The Buchele Adventure

This is record of the Buchele Adventure, as reported from West Africa.

Sunday, October 05, 2008

Three Months Back

I never wrote much about the process of blogging those past two years in Ghana, and now that we’re back trying to resume our former lives in Texas, I have trouble knowing what to write about, what will be interesting and yet safe to share about our lives.  

So here is where we are now: After living about a month and a half out at my in-laws house, about 40 minutes away and driving in each day, we bought a smaller house in a neighborhood close to Southwestern, where Suzanne teaches.  We bought on Friday, and on Monday we awoke to the news about Freddy and Fannie.   Seems like we’ve been down this road before, specifically the last time a Bush was in office, but then it was the Savings and Loan Crisis, and that only cost some 160 Billion. 

At that time we had bought our first house and over the first 7 years of owning it we watched it lose a third of its value, such that even if we had wanted to sell it, we would have had to bring and extra $25K just to do so.  Thankfully the market recovered before God called us into ministry.

Hardly a week goes by that this area is not rocked by news of another plant closing, or layoffs.  This week it was Alcoa, the giant aluminum processor that once had a massive processing plant in Ghana on Lake Volta.  Locally, Alcoa IS the town of Rockdale, and I know several men my age who’s fathers worked at the plant their whole lives.  Add to it that rumors of more layoffs at Dell, the company that changed Round Rock from a village outside of Austin, to the massive suburbia it is today, while transforming the whole PC industry, and we understand that soon, some 60,000 jobs will be eliminated as they outsource overseas.  

Perhaps the biggest change for me resuming our lives here, or at least trying to—besides the cost of gas—was the lack of adventure.  John Elderege wrote in his 2001 book, Wild at Heart,  that a man needs an adventure to live, a woman to woe, and a battle to fight.  In Ghana, those things, at least the battle and adventure part, were hard wired into the system, but here, not so.  In Ghana, I woke each morning knowing that at least two things were going to break, it could be the house, the car, my bike, or house help, guards, the power, water, trash, or something gone missing, or run out of.  Thing is, I never knew what it was going to be, but I knew it would take half the day getting it fixed, or finding the parts, or the person who could do it.  I liked that, it was adventure and battle all wrapped into one.  But here, If you want adventure you have to seek it.  If you want a battle, you have to create conflict.  I am amazed what people here find to fight over, and wonder if that isn’t part of the problem.  They crave adventure, they crave battle and we have so insolated ourselves from both that to find them we must disrupt peace or cause someone pain.  Well, maybe this new economic landscape will provide opportunities for adventure or battle, and maybe it was the lack of either that brought us to the place we find ourselves today.  Bored men seeking adventure.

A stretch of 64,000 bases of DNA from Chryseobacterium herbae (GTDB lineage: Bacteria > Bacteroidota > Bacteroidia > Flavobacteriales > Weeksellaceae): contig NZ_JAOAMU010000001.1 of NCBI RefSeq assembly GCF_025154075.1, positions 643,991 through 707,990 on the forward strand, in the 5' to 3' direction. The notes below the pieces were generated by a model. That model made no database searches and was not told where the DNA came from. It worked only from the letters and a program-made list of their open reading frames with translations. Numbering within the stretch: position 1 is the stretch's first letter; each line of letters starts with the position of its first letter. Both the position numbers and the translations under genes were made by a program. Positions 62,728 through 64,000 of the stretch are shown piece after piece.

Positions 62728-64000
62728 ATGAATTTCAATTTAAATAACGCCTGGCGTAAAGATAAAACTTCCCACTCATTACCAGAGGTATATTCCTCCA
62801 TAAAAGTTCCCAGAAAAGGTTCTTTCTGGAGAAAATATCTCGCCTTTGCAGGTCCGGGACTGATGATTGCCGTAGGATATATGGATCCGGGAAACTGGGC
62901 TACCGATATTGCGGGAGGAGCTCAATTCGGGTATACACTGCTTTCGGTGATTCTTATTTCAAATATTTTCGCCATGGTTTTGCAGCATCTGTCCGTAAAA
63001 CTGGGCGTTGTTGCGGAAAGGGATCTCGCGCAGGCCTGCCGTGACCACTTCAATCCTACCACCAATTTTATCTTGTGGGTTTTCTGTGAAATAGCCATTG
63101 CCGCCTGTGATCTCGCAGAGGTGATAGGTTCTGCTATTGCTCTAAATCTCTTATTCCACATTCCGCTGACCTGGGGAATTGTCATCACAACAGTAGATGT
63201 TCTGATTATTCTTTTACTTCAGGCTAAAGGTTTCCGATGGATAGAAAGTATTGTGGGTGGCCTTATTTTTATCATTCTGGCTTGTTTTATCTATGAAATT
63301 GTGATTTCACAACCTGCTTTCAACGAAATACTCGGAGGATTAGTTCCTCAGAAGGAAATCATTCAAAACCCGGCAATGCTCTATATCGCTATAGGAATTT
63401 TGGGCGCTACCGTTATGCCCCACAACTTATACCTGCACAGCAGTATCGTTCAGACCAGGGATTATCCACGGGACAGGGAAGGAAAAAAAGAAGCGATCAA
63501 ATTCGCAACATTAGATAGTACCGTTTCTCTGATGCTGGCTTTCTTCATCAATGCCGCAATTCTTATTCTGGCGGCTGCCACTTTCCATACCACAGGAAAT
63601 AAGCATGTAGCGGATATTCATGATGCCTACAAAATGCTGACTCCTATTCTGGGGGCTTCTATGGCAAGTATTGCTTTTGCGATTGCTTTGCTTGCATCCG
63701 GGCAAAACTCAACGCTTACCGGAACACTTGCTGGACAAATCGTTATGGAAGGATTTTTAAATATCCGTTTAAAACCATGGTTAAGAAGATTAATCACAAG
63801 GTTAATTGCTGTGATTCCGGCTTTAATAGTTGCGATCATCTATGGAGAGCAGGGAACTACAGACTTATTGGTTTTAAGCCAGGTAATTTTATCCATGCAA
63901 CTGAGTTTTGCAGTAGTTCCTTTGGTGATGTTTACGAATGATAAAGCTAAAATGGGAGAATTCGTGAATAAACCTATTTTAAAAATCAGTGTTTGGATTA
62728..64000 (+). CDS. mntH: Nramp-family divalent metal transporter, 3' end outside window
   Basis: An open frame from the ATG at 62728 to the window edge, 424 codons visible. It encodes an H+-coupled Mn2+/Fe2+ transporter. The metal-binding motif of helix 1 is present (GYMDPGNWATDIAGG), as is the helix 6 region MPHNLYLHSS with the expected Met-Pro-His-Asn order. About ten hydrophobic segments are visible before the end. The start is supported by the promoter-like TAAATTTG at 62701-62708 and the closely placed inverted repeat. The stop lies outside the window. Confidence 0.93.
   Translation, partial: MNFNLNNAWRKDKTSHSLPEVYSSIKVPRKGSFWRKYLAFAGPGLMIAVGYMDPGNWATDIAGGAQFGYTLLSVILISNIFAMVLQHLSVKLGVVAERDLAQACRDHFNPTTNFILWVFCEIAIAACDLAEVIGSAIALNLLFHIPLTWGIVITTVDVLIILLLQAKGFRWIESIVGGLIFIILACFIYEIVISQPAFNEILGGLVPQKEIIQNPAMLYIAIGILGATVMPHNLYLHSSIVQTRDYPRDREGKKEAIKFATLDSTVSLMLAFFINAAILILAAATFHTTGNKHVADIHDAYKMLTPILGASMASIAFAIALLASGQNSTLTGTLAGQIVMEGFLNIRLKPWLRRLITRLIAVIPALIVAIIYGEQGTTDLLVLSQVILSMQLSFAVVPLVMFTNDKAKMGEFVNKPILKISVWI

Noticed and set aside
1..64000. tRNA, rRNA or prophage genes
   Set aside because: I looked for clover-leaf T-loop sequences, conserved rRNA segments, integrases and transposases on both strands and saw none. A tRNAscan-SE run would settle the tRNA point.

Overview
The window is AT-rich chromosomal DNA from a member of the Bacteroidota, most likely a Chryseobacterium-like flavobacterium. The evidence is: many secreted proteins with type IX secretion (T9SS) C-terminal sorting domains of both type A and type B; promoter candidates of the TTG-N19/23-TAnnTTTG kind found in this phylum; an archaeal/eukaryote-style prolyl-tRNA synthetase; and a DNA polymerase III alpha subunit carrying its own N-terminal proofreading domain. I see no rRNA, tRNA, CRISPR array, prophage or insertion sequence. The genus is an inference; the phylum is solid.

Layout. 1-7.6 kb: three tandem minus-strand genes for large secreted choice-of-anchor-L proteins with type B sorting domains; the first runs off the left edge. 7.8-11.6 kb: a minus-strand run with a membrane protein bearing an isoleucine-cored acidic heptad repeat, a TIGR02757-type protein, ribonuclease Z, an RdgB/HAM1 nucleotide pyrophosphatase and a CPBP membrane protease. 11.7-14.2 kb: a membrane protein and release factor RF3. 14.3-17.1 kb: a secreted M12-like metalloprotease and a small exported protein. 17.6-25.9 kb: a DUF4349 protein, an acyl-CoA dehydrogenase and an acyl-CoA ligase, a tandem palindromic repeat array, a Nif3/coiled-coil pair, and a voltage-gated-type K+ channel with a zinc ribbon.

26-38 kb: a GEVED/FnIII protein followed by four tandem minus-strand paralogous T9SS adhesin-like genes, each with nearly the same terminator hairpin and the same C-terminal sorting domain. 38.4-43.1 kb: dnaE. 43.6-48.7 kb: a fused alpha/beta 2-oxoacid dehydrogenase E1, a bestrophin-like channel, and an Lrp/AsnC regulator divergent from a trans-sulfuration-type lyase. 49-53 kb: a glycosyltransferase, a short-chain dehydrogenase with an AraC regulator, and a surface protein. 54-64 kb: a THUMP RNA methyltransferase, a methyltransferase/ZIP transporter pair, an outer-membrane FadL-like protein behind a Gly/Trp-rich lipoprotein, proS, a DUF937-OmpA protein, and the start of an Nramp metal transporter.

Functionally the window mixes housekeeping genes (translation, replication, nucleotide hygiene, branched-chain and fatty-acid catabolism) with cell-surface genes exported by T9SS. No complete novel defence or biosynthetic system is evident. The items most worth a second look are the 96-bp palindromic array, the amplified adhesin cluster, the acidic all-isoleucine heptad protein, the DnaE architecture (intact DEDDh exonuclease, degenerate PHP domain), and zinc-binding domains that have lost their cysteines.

Blogger Ashley said...

glad to see you back in the blogging saddle :) - interesting take on the seeking adventure and battle... the hurricane winds brought on a week long power and water outage up in southwestern Ohio where my family is, and it was almost (almost...) funny seeing them in panic mode, not knowing to do with themselves! Ok, so it isn't actually funny at all that they were without those things, but they are wired into the system here, and we expect the power to go off and the water to stop flowing, but in the states... nooo way! If the power is off for an hour people don't know what to do :) I sure hope all this economic junk is worked out before next summer, otherwise it's going to make it very hard for me to make a smooth transition back!

12:54 PM, October 06, 2008  
Blogger I'd Rather Be Golfing said...

Oh yes, I definitely remember the Savings and Loan Crisis which started about 1979 and was at it's peak in 1981. Interest rates went up over 2% in one month in 1979 (I signed up for my first mortgage the summer of 1979, I locked in at 9% but by closing I had to pay 11.5%). Then skyrocketed to 15% to 24% by 1981. Paul Volker was in charge of the FED, and Jimmy Carter was president from 1977 to 1981. George Bush 41 didn't take office until 1989.

7:10 PM, December 11, 2008  

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